For more information on FMCSA’s Safety Fitness Determination proposed rule, including a full copy of the NPRM, an instructional webinar, and a Safety Fitness Determination Calculator, click here.

USDOT Registration Unified

FMCSA Launches Online Unified Registration System that Strengthens Safety and Improves Efficiency

USDOT Unified Registration System
USDOT Unified Registration System

December 17, 2015 – WASHINGTON – On Dec. 12, 2015, the Federal Motor Carrier Safety Administration (FMCSA) launched a new, simplified, online registration process that truck and bus companies, freight forwarders, brokers, intermodal equipment providers, and cargo tank manufacturing, inspection and repair facilities use as new applicants for USDOT registration.

The first phase of the Unified Registration System (URS) combines multiple “legacy” reporting forms into a single, online “smart form” that streamlines the registration and renewal process, improves efficiency, reduces errors and, most importantly, strengthens safety for the motoring public.

When fully implemented in 2016, Unified USDOT Registration will enable FMCSA to more readily identify unfit carriers and detect unsafe truck and bus companies seeking to evade Agency enforcement actions, including civil penalties, by attempting to regain USDOT registration by registering as a purported different, unrelated business entity.

FMCSA estimates URS will ultimately reduce costs to industry by approximately $9 million in time saved and fees incurred over a 10-year period.

For more information about URS visit: FMCSA/urs.

Electronic Logging Devices Required

Electronic Logging Devices to be Required Across Commercial Truck and Bus Industries

Electronic Logging Device Rand McNally ELD
Electronic Logging Device Rand McNally ELD

December 10, 2015 – WASHINGTON – The U.S. Department of Transportation’s Federal Motor Carrier Safety Administration (FMCSA) today announced the adoption of a Final Rule that will improve roadway safety by employing technology to strengthen commercial truck and bus drivers’ compliance with hours-of-service regulations that prevent fatigue.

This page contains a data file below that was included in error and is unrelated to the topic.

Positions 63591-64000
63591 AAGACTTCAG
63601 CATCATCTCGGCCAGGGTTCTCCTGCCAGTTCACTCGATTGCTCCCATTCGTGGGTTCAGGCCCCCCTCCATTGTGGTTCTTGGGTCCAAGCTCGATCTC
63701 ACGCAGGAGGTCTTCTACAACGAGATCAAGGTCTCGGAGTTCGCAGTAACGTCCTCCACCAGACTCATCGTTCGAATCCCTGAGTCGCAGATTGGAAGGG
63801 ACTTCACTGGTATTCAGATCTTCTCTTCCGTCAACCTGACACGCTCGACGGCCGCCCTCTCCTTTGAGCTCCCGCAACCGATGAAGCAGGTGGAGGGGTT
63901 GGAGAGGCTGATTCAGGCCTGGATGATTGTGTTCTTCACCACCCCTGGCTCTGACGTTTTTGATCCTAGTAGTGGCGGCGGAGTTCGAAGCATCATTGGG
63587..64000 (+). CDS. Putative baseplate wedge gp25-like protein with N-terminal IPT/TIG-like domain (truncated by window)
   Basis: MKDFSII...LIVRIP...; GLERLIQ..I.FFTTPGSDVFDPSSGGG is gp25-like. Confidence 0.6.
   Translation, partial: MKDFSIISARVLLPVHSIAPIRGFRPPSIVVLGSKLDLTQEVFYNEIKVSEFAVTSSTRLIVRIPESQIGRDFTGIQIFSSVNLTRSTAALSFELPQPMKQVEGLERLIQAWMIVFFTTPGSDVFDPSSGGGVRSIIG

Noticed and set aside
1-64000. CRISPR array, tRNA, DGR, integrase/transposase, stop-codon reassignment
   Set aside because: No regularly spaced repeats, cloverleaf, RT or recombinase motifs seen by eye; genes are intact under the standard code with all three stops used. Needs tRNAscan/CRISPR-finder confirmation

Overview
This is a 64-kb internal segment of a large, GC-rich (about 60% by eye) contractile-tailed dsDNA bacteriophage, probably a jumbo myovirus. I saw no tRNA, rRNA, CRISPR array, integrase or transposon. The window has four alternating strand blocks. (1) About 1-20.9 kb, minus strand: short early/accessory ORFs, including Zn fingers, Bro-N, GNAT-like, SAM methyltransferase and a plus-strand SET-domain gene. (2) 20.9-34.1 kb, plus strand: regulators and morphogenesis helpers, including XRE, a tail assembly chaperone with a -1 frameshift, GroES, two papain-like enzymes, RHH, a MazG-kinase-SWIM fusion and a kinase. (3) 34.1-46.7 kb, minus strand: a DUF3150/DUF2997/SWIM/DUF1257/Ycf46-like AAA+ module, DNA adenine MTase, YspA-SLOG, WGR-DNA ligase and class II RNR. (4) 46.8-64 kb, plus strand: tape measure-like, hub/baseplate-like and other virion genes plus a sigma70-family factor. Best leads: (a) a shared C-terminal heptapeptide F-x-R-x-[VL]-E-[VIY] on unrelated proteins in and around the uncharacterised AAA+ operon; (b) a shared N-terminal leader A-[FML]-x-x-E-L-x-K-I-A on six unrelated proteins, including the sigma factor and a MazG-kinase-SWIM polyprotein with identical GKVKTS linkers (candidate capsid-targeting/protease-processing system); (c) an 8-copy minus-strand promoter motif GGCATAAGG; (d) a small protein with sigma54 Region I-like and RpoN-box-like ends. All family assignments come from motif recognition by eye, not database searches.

“Since 1938, complex, on-duty/off-duty logs for truck and bus drivers were made with pencil and paper, virtually impossible to verify,” said U.S. Transportation Secretary Anthony Foxx. “This automated technology not only brings logging records into the modern age, it also allows roadside safety inspectors to unmask violations of federal law that put lives at risk.”

The Final Rule requiring the use of electronic logging devices (ELD) will result in an annual net benefit of more than $1 billion – largely by reducing the amount of required industry paperwork. It will also increase the efficiency of roadside law enforcement personnel in reviewing driver records. Strict protections are included that will protect commercial drivers from harassment.

On an annual average basis, the ELD Final Rule is estimated to save 26 lives and prevent 562 injuries resulting from crashes involving large commercial motor vehicles.

“This is a win for all motorists on our nation’s roadways,” said FMCSA Acting Administrator Scott Darling. “Employing technology to ensure that commercial drivers comply with federal hours-of-service rules will prevent crashes and save lives.”

Electronic Logging Devices automatically record driving time. The ELD monitors engine hours, vehicle movement, miles driven, and location information.

Federal safety regulations limit the number of hours commercial drivers can be on-duty and still drive, as well as the number of hours spent driving. These limitations are designed to prevent truck and bus drivers from becoming fatigued while driving, and require that drivers take a work break and have a sufficient off-duty rest period before returning to on-duty status.

Electronic Logging Devices – Final Rule Elements

  • Requiring commercial truck and bus drivers who currently use paper log books to maintain hours-of-service records to adopt ELDs within two years. It is anticipated that approximately three million drivers will be impacted.
  • Strictly prohibiting commercial driver harassment. The Final Rule provides both procedural and technical provisions designed to protect commercial truck and bus drivers from harassment resulting from information generated by ELDs. [A separate FMCSA rulemaking further safeguards commercial drivers from being coerced to violate federal safety regulations and provides the agency with the authority to take enforcement actions not only against motor carriers, but also against shippers, receivers, and transportation intermediaries.]
  • Setting technology specifications detailing performance and design requirements for ELDs so that manufacturers are able to produce compliant devices and systems – and purchasers are enabled to make informed decisions.
  • Establishing new hours-of-service supporting document (shipping documents, fuel purchase receipts, etc.) requirements that will result in additional paperwork reductions. In most cases, a motor carrier would not be required to retain supporting documents verifying on-duty driving time.